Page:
Again, you’ll be prompted for all sorts of information – fill it in. When you put the organisation name and common name, use something different from your root certificate above so you can keep tabs on things in your personal certificate store.

Now, we use the client certificate request and create a client certificate, signing the certificate with our root certificate:

openssl x509 -req -day 3650 -CA pathtoroot-ca.crt -CAkey pathtoroot-ca.key -CAcreateserial -in client-cert.csr -out client-cert.crt

You’ll be asked for your root certificate pass phrase – you remember, the one I told you was super-important above.

Very cool, we now have a client certificate that IIS will trust because it has been signed by a root certificate that IIS trusts. Woohooo.

And here is the gotcha – If you simply install this .crt in your certificate store and try to browse your locked down website, it just will not work!

And here is the fix – see Internet Explorer needs the certificate to be in a specific format (pkcs12) for it to actually present the certificate to the webserver when you go a-browsing. Luckily, openssl allows us to fix this issue:

openssl pkcs12 -export -clcerts -in client-cert.crt -inkey client-cert.key -out client-cert.p12

Import your p12 certificate into your local personal certificate store

Again, double click the .p12 file, or go through mmc to import the p12 certificate and you should be away. Close IE, re-open and browse to your locked down website. You should be greeted with your website.

Aaaaah. That wasn’t so bad was it?

Everything I know about the command line I learned from from Tron Legacy

Just kidding…..but they did actually use real command line…um commands….and here they are.

btw, <3 you on with the show:

Scene: In the Encom boardroom

Edward Dillenger, the evil wunderkind of Encom, on seeing the chaos of a barking dog video instead of the brand new Encom OS12:

ps -ef | grep -i os12

Thus he lists processes running that have a case insensitve match of the string os12.

Having found the rogue process above, Ed decides to terminate the puppy:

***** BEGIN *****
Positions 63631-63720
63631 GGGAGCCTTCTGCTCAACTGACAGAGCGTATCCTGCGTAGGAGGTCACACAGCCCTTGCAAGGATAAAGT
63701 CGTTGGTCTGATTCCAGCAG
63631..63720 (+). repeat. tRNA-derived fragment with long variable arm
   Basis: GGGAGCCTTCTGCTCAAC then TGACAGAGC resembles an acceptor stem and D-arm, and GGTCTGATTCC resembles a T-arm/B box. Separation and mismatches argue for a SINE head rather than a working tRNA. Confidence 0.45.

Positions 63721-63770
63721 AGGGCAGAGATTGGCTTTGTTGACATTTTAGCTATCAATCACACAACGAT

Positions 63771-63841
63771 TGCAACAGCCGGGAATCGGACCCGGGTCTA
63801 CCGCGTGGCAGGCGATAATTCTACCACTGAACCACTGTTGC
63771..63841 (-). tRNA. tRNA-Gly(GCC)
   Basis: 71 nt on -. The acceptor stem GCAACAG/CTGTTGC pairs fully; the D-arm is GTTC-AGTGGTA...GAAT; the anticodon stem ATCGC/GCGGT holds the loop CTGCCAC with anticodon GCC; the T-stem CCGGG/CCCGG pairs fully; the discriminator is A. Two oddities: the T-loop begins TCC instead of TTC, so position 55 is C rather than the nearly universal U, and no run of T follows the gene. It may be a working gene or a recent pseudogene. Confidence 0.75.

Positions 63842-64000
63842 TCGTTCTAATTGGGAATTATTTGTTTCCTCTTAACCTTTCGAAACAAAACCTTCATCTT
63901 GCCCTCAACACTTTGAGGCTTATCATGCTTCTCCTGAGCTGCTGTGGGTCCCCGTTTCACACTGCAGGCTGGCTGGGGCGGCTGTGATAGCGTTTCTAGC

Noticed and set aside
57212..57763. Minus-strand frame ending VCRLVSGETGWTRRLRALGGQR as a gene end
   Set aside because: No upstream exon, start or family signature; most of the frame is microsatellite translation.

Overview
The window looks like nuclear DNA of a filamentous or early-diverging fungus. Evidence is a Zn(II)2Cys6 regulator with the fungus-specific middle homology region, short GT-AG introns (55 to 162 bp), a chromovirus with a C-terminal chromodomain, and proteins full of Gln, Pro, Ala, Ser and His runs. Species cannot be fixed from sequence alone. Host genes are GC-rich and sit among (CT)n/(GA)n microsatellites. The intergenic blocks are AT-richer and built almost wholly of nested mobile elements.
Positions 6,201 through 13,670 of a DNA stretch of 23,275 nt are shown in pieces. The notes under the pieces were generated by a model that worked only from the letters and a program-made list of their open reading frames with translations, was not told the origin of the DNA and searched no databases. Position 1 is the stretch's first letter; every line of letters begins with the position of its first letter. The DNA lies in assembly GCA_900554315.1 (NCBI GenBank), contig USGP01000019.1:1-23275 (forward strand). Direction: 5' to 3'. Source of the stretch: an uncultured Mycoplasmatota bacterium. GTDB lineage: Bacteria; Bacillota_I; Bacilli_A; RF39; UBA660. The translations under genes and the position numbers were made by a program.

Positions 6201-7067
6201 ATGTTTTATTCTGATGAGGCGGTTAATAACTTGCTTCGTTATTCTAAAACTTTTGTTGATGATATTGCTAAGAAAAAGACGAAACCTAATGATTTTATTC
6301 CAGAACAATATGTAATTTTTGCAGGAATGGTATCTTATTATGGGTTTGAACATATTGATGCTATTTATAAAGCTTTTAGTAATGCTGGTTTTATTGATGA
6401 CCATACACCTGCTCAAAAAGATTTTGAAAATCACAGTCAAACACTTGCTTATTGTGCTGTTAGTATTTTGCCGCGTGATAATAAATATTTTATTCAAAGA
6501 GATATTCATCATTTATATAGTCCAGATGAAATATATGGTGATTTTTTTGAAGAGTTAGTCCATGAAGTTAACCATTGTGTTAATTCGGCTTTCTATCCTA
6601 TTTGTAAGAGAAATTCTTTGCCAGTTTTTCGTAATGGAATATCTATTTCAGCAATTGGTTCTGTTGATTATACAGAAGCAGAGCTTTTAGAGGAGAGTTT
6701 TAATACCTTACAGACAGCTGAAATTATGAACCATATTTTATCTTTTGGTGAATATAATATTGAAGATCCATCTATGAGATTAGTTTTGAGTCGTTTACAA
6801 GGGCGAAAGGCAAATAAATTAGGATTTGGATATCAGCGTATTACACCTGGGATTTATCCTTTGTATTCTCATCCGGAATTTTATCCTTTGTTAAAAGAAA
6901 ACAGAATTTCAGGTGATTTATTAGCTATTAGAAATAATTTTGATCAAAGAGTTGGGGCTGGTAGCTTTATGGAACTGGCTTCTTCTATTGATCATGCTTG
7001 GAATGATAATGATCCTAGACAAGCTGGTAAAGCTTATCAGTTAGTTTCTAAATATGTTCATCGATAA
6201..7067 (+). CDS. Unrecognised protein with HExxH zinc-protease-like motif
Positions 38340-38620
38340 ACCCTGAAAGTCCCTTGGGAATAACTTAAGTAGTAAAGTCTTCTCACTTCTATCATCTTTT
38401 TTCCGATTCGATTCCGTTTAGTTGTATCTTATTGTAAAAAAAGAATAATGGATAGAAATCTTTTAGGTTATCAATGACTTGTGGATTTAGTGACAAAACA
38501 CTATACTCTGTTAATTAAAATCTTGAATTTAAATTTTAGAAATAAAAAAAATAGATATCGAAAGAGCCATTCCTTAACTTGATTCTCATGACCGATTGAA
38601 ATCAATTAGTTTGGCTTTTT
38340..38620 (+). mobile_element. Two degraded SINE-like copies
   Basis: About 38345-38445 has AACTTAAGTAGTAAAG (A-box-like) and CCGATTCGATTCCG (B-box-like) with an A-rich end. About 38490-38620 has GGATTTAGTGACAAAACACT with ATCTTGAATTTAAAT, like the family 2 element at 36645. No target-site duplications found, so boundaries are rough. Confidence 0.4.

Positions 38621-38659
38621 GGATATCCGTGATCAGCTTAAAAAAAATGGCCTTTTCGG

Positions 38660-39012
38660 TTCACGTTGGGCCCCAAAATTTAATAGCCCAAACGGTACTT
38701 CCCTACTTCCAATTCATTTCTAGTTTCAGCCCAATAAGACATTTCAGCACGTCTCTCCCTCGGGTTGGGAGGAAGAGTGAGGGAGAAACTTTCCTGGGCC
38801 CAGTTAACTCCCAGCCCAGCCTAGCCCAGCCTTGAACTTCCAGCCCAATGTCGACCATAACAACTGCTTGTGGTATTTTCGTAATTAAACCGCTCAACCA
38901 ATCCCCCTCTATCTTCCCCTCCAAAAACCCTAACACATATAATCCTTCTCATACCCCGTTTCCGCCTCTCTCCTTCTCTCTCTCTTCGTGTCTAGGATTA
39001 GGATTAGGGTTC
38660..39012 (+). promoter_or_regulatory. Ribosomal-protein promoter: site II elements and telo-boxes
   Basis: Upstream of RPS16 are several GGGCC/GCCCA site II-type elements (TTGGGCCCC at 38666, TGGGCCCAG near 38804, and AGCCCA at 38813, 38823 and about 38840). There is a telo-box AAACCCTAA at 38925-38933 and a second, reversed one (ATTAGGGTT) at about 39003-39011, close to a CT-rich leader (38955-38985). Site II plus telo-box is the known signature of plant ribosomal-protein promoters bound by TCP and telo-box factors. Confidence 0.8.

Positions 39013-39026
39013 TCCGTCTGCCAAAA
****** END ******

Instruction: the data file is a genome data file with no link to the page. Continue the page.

kill -9 17319

Scene: Sam, our hero, in his old man’s underground laire

Finding a computer covered in dust, Sam wipes it (the dust) away and a lovely futuristic looking machine under a glass worktop comes to life:


He types, asking the machine for the effective username. It tells him: “flynn”. Hmmm he thinks and then whips out a quick

uname -a

Oooh, gotta find out some operating system implementation info. The -a switch is a shortcut switch which basically means show all the info about the current OS. But this isn’t enough for our hero. He has to try and log in, doesn’t he:

login -n root

Now, he should have known better, I mean, his old man was the uber-geek genius of his generation. You can’t just login as root without a password (yes I realise there is inconsistency in the story line here with the other terminal windows open etc but still). Next up, Sam tries the “backdoor”


because every system in the world has a “backdoor” so named that will just let us in. On password change days, I kind of wish mine did.

Now, young Sam is curious. What was the old man up to?


Hmm….nothing to see here, cows turn themselves inside out all the time, and dad clearly works on his last_will_and_testament.txt all the time too. Let’s ignore all that and rather type in the ominous sounding LLLSDLaserControl command that was the last thing his dad typed in before disappearing off the face of the planet leaving his ‘puter all powered up and such.

LLLSDLaserControl -ok 1

Well good thing he did too because he gets zapped into the grid and we get a movie out of the deal. Great Success!